Why You Should Never Judge A Book By Its First Chapter

Because first chapters suck.

A while ago, I had a series of posts called Write A Great Beginning which, I have to be honest, I’m very unlikely to update ever again.

This is for two reasons:

  1. I’m trying to move away from ‘writing advice’ content.
  2. It’s staggeringly hard to find works that meet all of the criteria we expect from first chapters.

“Your first chapter must grab the reader!”

“Chapter one is the most important chapter in your book!”

“Make your opening scene epic or throw your manuscript in the fire.”

Why are we so mean to first chapters?

Granted, a lot is riding on the first chapter. It’s the first chapter a literary agent will read. It’s the first chapter a publisher will read. It’s the first chapter anyone, anywhere will read.

And let’s face it: We don’t have the attention span to read 2500 words of world-building, or of a character’s daily routine, or the classic ‘one hundred years before our hero was born’ opening.

Something needs to happen in the first chapter. Something important, engaging, and exciting. If it doesn’t, chances are nobody is reading to Chapter Two.

Here’s the thing though.

No matter what, I 100% guarantee that the worst, most boring chapter in your book is Chapter One.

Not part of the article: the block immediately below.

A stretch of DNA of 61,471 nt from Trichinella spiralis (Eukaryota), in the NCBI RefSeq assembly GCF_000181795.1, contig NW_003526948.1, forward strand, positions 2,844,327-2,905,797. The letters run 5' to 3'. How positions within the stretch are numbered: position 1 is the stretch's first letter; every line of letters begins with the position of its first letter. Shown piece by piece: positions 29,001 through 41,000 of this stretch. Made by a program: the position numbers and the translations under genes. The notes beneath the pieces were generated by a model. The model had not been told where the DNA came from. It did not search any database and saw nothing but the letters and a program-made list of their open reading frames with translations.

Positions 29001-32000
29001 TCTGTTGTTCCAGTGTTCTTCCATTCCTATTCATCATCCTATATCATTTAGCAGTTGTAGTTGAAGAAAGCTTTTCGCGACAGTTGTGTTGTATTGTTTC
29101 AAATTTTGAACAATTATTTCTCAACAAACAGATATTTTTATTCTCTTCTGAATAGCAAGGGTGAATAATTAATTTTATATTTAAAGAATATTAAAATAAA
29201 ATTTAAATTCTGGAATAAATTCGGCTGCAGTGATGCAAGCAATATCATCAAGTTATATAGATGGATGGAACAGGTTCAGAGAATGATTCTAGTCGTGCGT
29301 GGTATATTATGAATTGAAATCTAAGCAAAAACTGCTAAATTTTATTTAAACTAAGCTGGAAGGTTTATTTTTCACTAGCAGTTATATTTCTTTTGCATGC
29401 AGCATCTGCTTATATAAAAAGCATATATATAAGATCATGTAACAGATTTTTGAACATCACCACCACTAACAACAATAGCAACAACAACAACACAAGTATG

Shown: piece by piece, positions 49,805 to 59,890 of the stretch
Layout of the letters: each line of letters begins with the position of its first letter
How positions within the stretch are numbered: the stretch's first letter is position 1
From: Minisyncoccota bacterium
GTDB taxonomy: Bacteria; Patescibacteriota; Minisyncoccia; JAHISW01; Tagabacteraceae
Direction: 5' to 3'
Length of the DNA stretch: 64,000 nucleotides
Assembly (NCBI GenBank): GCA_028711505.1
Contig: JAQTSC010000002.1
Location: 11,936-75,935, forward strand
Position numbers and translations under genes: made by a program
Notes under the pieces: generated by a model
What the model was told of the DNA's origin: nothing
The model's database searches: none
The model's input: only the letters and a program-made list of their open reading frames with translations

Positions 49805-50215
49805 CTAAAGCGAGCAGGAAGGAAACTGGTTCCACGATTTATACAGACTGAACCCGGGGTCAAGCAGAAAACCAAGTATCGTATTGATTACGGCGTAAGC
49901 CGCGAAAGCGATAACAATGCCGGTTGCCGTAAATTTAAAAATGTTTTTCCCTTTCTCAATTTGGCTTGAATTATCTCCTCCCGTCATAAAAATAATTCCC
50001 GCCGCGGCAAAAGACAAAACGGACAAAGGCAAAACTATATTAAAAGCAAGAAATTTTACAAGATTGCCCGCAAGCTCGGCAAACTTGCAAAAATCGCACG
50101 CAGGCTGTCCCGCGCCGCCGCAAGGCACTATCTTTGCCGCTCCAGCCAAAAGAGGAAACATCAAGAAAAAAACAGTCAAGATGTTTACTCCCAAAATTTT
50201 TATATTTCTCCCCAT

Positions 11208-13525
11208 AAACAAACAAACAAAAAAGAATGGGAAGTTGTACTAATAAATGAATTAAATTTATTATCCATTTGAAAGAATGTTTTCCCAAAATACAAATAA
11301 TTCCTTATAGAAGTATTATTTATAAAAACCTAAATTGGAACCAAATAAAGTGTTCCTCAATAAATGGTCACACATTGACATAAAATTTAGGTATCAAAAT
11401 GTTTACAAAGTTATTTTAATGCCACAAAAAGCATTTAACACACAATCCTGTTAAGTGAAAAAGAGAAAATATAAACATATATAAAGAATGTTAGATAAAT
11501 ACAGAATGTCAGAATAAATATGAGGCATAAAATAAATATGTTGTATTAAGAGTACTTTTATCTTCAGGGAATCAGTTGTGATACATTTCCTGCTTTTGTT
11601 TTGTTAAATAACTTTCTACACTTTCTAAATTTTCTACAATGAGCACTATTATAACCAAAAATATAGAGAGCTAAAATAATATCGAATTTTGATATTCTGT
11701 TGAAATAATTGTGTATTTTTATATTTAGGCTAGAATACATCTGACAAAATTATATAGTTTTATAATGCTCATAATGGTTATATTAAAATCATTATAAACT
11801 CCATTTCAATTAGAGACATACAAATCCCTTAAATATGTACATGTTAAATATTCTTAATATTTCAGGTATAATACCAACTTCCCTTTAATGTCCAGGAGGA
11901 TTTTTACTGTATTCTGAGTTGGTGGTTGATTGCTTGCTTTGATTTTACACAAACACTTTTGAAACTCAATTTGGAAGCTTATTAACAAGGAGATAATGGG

Because if it isn’t, you’re in trouble.

A while back, I read a sci-fi novel that opened with the protagonist escaping from a venting volcano. Chapter two featured her having a job interview. Holy mother of whiplash batman!

I don’t want to read an epic opener, all fire, and explosions, only to be bored by everything after.

I’m not saying don’t open your book with something exciting. I’m not saying be boring. All I’m saying is that, just maybe, if your best stuff is in your first scene, you might be showing your cards too early. Everything that follows will be anti-climactic. Everything that follows will be boring.

Slow down a little bit. What matters is that gradual increase of tension.

Remember the plot triangle?

This is what the level of excitement should look like in a story. It’s how to hold your readers attention, even in a story that’s written out of chronological order. What the opening scene should do is establish the stakes. That’s how you rise up that triangle. Tell us why what’s about to happen matters.

Tell us about the kid sister your protagonist is desperate to protect. Tell us about the orphan boy who sleeps in a cupboard. Tell us about the underdogs. Tell us everything about why you love the story you’re writing.

First chapters suck, okay? Let’s not make them suck more.

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